The Bank of England faces an uphill climb to get the finance industry ready for one of its biggest threats: the climate.
About 80% of senior finance executives believe their firms “lack well-developed strategies to manage the risks of climate change,” according to a poll of around 700 U.K.-based financiers by executive search firm Odgers Berndtson.
“Every single asset on the planet will have a different value in a world of net zero,” Sarah Breeden, executive director at the Bank of England, said in a statement Thursday. “This affects infrastructure, properties, transport and even agriculture –- and so the need to transition creates a very broadly-based risk.”
The Bank is holding a consultation, led by Breeden, on stress-testing lenders and insurers on their exposures to global warming and the risks associated with a shift to a lower-carbon economy. She addressed the topic with more than 100 finance leaders at an event hosted by Odgers in London.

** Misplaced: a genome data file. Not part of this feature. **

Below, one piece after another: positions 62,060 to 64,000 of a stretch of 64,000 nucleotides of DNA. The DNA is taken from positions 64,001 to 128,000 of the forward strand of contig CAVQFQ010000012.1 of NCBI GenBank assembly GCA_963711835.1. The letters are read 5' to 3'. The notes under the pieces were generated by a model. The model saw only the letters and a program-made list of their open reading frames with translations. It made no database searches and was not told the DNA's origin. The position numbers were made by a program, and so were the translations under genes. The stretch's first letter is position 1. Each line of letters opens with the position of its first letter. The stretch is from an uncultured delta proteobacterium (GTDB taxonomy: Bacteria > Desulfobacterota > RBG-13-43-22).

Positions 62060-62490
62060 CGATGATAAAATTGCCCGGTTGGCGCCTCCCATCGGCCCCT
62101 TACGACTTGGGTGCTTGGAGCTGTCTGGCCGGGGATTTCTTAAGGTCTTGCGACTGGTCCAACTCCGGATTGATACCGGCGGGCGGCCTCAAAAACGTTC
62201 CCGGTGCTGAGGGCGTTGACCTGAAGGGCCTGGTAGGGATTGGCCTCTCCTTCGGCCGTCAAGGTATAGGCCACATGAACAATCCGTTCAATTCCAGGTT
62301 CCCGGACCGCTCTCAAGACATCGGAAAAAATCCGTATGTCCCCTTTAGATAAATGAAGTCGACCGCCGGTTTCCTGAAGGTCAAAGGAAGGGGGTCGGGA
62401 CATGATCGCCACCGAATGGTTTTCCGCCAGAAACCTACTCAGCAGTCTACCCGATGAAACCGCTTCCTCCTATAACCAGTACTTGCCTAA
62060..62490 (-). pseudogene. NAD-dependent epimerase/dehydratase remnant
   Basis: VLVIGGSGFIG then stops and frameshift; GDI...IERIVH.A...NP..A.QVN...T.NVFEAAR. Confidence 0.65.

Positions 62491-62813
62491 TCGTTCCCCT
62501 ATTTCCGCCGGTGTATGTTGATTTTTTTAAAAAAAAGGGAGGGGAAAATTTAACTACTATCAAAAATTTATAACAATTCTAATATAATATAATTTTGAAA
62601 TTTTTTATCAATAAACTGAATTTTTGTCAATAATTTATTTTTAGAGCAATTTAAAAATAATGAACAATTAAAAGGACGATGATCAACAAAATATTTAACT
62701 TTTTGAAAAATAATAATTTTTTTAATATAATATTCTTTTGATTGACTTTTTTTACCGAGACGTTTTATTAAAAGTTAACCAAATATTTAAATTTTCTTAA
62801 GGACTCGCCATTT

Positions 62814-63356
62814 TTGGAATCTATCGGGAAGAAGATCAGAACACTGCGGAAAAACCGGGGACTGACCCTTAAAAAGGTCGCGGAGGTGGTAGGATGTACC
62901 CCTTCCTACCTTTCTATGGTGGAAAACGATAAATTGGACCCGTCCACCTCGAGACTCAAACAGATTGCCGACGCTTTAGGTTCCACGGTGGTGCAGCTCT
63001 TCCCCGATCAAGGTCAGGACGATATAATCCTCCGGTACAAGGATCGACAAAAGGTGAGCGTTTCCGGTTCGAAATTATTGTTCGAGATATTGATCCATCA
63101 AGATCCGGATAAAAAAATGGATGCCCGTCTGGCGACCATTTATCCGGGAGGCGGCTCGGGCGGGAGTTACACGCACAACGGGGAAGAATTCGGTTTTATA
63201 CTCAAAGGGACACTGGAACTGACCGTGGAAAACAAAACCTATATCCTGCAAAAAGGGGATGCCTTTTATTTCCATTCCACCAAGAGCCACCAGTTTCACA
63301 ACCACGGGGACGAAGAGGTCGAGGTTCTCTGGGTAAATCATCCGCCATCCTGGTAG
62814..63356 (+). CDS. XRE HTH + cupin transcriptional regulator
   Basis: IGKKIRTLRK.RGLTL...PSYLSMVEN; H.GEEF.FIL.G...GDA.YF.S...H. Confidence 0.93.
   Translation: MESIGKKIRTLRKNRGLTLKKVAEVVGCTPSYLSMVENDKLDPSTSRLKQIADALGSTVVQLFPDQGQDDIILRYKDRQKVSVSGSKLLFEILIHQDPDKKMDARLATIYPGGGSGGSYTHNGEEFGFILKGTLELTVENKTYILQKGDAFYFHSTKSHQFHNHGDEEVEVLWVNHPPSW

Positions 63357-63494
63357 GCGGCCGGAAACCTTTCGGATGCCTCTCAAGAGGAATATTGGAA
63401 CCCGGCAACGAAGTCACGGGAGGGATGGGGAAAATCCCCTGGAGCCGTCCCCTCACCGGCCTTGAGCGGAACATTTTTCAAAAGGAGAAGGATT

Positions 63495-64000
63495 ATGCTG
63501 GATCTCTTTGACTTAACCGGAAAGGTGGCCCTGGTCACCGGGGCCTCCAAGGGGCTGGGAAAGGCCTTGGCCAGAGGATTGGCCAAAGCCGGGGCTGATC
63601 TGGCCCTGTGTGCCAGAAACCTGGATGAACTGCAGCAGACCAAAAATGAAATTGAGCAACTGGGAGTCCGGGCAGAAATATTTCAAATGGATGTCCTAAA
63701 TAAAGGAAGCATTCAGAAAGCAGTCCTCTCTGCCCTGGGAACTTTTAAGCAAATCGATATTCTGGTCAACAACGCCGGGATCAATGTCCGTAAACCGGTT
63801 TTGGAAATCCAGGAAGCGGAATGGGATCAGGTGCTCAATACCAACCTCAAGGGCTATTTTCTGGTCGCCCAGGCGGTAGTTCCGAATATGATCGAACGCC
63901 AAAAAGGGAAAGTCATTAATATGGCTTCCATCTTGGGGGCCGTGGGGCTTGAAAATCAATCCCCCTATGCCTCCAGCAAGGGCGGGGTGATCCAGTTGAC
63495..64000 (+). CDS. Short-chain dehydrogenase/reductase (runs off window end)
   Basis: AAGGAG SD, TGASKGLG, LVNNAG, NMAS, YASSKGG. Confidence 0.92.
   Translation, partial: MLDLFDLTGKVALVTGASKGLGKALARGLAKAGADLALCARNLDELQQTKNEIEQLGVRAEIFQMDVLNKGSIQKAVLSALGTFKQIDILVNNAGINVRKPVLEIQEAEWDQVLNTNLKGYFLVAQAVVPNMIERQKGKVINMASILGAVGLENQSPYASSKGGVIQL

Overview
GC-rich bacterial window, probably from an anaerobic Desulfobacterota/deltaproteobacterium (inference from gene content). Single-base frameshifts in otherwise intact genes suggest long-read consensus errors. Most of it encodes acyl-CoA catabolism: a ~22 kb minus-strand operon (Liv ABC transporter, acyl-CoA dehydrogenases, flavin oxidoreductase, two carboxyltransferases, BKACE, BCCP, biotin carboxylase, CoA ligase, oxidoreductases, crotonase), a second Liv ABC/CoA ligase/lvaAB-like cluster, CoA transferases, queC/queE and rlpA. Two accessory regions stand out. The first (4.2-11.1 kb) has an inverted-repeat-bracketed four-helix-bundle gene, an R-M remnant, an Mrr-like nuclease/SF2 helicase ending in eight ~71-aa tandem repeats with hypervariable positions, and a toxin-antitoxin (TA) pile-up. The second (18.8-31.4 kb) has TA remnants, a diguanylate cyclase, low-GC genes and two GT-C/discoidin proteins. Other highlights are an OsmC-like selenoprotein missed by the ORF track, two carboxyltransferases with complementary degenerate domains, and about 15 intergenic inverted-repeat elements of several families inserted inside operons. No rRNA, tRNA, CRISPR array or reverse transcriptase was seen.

Once dismissed as a social or scientific concern, the effects of rising global temperatures are becoming financial risks. Larry Fink, chief executive officer of BlackRock Inc., said earlier this month climate change had become a “defining factor in companies’ long-term prospects” that will cause a “fundamental reshaping of finance.”
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